I am happy to be introducing legislation this year that both directs funds to the advancement of water projects in Colorado, and legislation that would allow for aquifer storage and recovery — two major components in the immediate future for Colorado water.

For years we have been drilling wells and pulling water out of the aquifers bellow us. In states like California and Texas, the aquifers have been overused, leading to compaction. This compaction destroys one of our most important natural resources. Colorado needs to work toward saving these natural reservoirs so that we can use them in the future.

Rep. Marc Catlin, of Montrose, and I began a very important bill when he introduced HB 18-1199. This bill is referred to as the aquifer recovery and storage bill here at the capitol. What it creates is a process for the Ground Water Commission to approve aquifer storage and recovery plans. This is very important to offsetting how much water we are pulling from our wells and it will help avoid the compaction and eventual collapse of our aquifers in Colorado.

HB18-1199 was signed by the governor on April 9.

Above the ground, Rep. Jeni Arndt, of Fort Collins, and I have been hard at work trying to fund water resources projects in Colorado. SB18-218 appropriates $36 million from the Colorado Water Conservation Board construction fund or the Department of Natural Resources to fund projects such as satellite monitoring systems, water forecast programs and the continuation of watershed restoration programs.

The advancement of these projects allows us to have more control over water resources in the state of Colorado, allowing for us to control our own future. This year’s water forecasts are grim and are concerning to many. It is important — even in years when we are fortunate to have adequate water — that we continue to plan and build for the worst. Appropriating these funds will allow us to continue to do so. It will allow our cities to grow, our farmers to farm, mines to mine and our rivers to flow.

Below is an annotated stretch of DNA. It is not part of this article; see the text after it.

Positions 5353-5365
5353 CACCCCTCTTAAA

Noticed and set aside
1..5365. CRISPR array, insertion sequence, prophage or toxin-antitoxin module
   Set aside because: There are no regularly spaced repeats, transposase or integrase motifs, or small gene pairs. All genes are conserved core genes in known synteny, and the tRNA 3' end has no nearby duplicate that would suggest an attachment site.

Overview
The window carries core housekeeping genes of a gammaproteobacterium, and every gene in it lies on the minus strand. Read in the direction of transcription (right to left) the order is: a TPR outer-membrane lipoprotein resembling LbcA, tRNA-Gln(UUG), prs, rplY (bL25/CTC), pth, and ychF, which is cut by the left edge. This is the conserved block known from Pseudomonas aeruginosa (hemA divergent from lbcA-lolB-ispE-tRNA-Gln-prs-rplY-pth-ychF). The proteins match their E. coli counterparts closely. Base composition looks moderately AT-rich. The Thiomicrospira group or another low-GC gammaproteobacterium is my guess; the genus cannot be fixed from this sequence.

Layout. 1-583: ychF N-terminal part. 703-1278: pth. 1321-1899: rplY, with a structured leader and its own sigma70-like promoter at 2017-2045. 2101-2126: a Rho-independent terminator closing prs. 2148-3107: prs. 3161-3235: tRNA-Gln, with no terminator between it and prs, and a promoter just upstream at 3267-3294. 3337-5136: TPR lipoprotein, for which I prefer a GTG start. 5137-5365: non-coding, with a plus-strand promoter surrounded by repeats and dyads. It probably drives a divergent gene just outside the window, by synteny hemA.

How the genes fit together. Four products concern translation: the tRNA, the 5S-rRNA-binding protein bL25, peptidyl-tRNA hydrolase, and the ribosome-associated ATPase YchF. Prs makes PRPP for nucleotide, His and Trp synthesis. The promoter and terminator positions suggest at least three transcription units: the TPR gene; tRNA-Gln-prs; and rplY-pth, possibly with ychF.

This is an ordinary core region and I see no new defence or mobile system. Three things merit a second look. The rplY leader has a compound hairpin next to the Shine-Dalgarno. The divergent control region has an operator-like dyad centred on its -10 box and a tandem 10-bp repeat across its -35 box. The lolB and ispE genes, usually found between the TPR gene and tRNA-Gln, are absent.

Water is very important for the Western Slope. Multiple states, millions of people and another nation rely on us being responsible with our water. This is why we work so hard to bring legislation to further our water interest, and we thank you for the opportunity to make this happen.

@CAPArizona management of diversion for #LakeMead raises questions

From KUNC (Luke Runyon/Bret Jaspers):

The dispute centers on interpretations of a set of guidelines water managers agreed to in 2007, which called for conservation and a basin-wide approach to water management. Those guidelines are also linked to the fate of the watershed’s two biggest reservoirs: Lake Powell and Lake Mead. If Mead drops too low, Powell sends more water to balance it out.

The Upper Colorado River Commission and Denver Water accused the Central Arizona Project, managed by the Central Arizona Water Conservancy District (CAWCD), of manipulating their water orders to keep Lake Mead from dipping to a level where a shortage would be declared, while keeping it low enough to get more water from Lake Powell’s reserves.

Central Arizona Project (CAP) officials say they’re ordering water wisely under the guidelines and that they’ve done nothing wrong…

The feud pulls back the curtain enough to give us all a glimpse at some truths about how we manage arguably the Western U.S.’s most important water source:

1. No one person is in charge of the Colorado River.

Given the Colorado River’s importance to life in the West — like the fact it provides water to 40 million people in the country’s driest reaches — one would think there’s some group of people who oversee how the river is divvied up.

But there isn’t.